The latest rental market snapshot from PropTech supplier Goodlord shows the market cooling, but with year-on-year demand still high in comparison to 2020.
The average rent fell in all regions monitored by Goodlord during October, dipping by an average of 8.9 per cent when compared to September prices.
The South West saw the biggest decrease, recording a 16 per cent reduction. This was followed by a 14 per cent fall in the South East and 11 per cent in the North West.
Greater London, the North East, East Midlands and West Midlands recorded reductions of four to six per cent.
However, when looked at across the country the October average remains higher than figures recorded for May and June 2021 - and is still 7.2 per cent above the 2020 equivalent figure.
Voids are at their highest average since May, hitting 19 days during October. This is up from September’s average of 17 days.
There was a big shift in the North East where, after four months of historically low voids, the average has returned to a more typical 20 days in October, up from 11 the previous month.
The East Midlands, Greater London, and the South West also recorded a rise in void periods while the South West was static at 17 days.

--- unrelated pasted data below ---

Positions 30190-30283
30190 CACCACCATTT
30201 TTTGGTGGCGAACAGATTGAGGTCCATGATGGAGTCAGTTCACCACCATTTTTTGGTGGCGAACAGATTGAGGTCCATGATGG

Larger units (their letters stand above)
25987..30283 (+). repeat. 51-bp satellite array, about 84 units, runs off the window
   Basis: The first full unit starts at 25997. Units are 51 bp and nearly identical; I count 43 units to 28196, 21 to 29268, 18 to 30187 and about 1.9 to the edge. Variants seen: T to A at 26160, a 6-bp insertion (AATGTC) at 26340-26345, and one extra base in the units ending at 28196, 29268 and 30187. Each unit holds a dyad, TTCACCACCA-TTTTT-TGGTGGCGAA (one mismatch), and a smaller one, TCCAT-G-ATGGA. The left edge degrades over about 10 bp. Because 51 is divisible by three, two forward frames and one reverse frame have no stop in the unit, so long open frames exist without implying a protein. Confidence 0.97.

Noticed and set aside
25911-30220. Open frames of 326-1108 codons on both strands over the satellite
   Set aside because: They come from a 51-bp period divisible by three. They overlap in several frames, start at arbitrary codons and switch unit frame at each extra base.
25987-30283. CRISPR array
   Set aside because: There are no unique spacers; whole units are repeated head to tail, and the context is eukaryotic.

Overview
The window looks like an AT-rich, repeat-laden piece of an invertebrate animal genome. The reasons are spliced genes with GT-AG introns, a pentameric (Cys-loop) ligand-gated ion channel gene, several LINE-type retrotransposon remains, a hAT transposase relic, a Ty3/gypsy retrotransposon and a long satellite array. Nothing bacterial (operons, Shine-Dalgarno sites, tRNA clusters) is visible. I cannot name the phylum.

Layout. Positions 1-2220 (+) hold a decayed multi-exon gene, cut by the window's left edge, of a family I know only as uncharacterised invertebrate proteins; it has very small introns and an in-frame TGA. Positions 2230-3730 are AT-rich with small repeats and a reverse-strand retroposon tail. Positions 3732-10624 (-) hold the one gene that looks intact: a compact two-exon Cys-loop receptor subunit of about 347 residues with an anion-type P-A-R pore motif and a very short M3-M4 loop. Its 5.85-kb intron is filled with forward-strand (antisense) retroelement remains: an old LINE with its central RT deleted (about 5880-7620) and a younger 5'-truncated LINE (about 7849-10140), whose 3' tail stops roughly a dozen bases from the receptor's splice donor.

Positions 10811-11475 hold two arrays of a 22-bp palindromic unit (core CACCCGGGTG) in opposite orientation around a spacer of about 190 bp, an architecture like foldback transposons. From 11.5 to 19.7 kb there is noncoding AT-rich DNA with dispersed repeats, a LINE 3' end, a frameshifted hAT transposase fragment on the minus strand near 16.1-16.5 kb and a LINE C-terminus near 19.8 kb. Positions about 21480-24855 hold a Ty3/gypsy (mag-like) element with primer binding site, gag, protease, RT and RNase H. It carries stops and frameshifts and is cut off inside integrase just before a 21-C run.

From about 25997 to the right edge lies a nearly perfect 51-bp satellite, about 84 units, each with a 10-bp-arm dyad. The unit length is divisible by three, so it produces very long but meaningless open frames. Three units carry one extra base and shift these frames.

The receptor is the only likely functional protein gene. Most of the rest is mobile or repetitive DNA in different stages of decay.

The North West, however, saw a drop in voids from 25 days to 18 days, and the West Midlands also saw a decrease; 21 days down to 19.
Year-on-year, voids are currently 17 per cent lower than 2020 averages, demonstrating the ongoing strength of the market in 2021 so far.
Goodlord’s chief operating officer Tom Munday comments on the findings: “We’ve witnessed huge market demand in 2021 so far and I’m not surprised that void periods are still lower than those recorded in 2020 and that average rents are much higher too.
“We’ve definitely seen a slight cooling of demand this month, as is to be expected following the summer surge from renters and early autumn demand from students.
“But this cooling should be taken with a pinch of salt as the year-on-year figures clearly show that the lettings sector is continuing to experience consistently high demand across England.”